The Concept of Shared Content
Everyone who works in marketing has likely heard the terms earned, owned and paid media. The traditional definitions of these terms is usually something like the following:
Earned media - press coverage gained by the PR team.
Owned media - a company’s website, newsletter and assets that are controlled completely by them. Brand social media accounts have also started to be bundled within owned.
Paid media - advertising - be it broadcast, print or online. This could also extend to social media in terms of promoted or sponsored content.
I’ve been thinking about these terms more and more and keep coming back to the realization that they don’t adequately define the marketing world we currently live in.
Social media isn’t really owned, is it? Sure, a brand can control its Facebook page. What if there’s a negative, substantiated comment left on a post though? A brand shouldn’t delete it. That goes against everything we’ve learned about social media being an open, transparent space. They have to reply to try and change the direction of the post back in their favor. Now go back and look at that definition of “Owned media” I gave. Does that brand really still have control of that conversation?
I’ve seen a number of visual representations of the earned/owned/paid definitions. Most commonly, it seems to be displayed as a three circled Venn diagram with the overlapping section of the three circles classified as social media. I could see that. To a certain extent I could listen to an argument that social media content has components that are owned and earned. However, not all social media is paid.
Another representation I’ve seen is Edelman’s Media Cloverleaf. This visual is slightly better than the Venn diagram. The fourth content bucket in their cloverleaf is “hybrid,” which they define as social - Facebook, Twitter, YouTube and the like. Social is somewhat a hybrid, but I still don’t love the hybrid terminology. It's not always a hybrid of all three other content buckets.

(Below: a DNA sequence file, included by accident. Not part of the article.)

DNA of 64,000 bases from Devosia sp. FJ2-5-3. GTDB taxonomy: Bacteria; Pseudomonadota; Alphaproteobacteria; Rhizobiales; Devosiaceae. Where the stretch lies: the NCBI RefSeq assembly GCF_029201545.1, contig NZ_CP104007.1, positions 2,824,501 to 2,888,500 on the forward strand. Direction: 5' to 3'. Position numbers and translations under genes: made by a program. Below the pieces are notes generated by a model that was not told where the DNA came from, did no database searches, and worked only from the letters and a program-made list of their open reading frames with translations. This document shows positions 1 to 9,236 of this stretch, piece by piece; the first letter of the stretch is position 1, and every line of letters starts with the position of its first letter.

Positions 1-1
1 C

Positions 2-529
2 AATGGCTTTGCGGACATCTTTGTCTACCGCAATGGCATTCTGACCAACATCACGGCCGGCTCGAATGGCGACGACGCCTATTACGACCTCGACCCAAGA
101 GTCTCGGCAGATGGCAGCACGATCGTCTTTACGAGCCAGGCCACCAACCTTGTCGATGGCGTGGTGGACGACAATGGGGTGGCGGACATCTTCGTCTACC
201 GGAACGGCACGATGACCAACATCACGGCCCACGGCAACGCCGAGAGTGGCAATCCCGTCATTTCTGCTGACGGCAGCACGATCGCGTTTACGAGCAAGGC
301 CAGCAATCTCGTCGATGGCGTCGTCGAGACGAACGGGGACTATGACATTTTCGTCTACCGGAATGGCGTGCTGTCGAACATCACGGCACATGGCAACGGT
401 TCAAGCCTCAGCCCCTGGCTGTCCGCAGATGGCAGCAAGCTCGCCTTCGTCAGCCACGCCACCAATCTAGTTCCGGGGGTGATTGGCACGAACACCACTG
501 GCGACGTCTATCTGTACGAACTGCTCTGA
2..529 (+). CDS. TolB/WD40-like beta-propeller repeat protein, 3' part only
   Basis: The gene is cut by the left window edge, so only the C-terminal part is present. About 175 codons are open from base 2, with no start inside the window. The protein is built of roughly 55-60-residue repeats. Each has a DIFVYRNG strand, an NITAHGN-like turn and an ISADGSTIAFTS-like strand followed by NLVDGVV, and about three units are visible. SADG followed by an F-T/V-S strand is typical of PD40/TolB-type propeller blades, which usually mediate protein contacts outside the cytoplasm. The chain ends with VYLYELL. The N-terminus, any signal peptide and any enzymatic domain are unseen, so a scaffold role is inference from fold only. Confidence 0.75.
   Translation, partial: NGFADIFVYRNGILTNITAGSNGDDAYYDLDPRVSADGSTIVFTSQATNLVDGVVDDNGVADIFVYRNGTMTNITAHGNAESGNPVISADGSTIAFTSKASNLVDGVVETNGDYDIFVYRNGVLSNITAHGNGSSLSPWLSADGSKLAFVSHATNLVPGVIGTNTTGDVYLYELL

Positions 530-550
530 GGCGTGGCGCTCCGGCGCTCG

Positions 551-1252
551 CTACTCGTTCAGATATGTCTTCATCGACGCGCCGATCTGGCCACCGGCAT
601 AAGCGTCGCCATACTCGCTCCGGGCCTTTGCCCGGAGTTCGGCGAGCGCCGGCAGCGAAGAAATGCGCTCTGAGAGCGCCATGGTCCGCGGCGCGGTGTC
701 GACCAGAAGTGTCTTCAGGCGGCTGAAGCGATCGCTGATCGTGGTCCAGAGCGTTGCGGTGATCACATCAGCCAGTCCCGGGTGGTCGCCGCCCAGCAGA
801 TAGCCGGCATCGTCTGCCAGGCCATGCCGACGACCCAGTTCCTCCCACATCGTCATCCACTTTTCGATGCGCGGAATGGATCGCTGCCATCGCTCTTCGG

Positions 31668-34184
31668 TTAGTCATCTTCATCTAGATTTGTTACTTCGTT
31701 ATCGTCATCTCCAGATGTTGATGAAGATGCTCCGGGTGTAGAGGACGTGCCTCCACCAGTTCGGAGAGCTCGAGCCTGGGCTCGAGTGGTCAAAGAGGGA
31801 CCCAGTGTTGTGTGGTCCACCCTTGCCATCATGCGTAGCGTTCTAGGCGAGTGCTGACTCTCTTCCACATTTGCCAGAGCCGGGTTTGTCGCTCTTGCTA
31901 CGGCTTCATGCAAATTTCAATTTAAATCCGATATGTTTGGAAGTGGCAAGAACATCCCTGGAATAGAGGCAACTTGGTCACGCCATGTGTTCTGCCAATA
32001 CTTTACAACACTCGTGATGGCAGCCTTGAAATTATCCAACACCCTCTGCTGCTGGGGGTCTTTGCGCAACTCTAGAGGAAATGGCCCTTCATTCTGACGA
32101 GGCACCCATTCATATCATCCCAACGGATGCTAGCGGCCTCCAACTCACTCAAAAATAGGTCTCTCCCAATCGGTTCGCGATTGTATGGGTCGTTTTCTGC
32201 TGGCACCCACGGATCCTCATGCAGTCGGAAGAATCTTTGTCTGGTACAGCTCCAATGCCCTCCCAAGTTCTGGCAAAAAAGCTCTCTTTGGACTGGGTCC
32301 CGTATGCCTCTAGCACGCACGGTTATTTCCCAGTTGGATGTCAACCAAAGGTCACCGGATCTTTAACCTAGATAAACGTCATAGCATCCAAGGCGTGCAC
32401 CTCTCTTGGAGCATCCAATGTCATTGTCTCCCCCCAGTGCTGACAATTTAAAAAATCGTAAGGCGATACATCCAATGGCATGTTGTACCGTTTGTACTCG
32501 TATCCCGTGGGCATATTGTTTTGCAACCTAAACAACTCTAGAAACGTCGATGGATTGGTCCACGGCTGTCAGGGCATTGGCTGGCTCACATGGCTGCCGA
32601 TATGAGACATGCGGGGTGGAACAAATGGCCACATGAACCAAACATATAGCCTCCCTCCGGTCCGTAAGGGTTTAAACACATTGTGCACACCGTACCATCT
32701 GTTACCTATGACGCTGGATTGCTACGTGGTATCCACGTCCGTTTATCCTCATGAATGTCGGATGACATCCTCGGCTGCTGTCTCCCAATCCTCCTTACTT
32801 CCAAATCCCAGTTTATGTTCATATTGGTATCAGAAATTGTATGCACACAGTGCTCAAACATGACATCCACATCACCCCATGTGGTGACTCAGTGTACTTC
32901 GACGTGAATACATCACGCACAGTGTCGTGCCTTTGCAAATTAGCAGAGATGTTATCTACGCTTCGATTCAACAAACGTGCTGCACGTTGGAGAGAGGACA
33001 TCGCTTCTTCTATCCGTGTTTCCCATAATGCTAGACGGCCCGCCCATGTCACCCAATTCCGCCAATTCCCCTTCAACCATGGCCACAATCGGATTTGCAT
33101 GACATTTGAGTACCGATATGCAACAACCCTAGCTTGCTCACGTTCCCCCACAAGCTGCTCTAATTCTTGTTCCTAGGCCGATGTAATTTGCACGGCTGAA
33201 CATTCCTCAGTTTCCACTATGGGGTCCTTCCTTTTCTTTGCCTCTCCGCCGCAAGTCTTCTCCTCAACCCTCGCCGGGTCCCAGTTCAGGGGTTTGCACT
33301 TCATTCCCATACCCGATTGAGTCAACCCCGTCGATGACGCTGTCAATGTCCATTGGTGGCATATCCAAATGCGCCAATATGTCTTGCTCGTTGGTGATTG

Both of these examples have some gray area to the definitions. And that’s ok. I like gray area. It provides an opportunity for creativity and change. So I’m not criticizing these models as much as I’m just thinking about definitions or representations that are a little better than what we have right now.
The more and more I thought about these media definitions and visual representations, the more I felt that something is missing from them.
Then it hit me. Shared media is what’s missing.
I know others have written about shared media, adding it to earned, owned and paid as a content type. I'm defining it a bit different than what I've seen in the past though. Shared media is typically referenced more like something that can be shared rather than something that is shared from the very beginning.
Take a look at this post, for example. The author places brand social media accounts under owned media. Then he goes on to place them in shared media as well. He talks about shared media being spread across follower’s networks and then comments that earned and paid can be spread as well. Shared can become paid. Earned can become shared. And so on. Like I said, I like gray area, but that’s just too much. A content model should be simpler.
The way I look at shared media, it’s content that’s developed in a shared fashion by all of us. A brand publishes a post on LinkedIn. Then someone leaves a comment, providing their own perspective. Then someone else does. Then the brand leaves a comment in response. You see, no one truly “owns” the content. It can actually change over time. The brand manages the LinkedIn account and may first post something, but a commenter can easily change the conversation, and thus the content. Facebook works the same way and so does Twitter. Another good example is Medium, which, when used the way the platform was developed to be used, with public citation-like comments in the sidebar, is a very shared type of content.
My concept of shared media acknowledges that on these platforms, content is always developed jointly by a brand and its audiences. If a brand understands this, they can better introduce content that will thrive in this environment. Right now, too many brands develop content for social media platforms the same way they develop owned content, and that content ends up being self-centered, out of touch and generally uninteresting. Then those brands wonder why they aren’t seeing a better response from their audiences.
It’s because they’re missing the mark from the very beginning.
You don’t develop content for social media, post it and then be done with it. Social media content is always changing, growing, shifting directions. Social media content is iterative with your audiences. Social media content is shared content.
This post is syndicated from its original publishing on LinkedIn.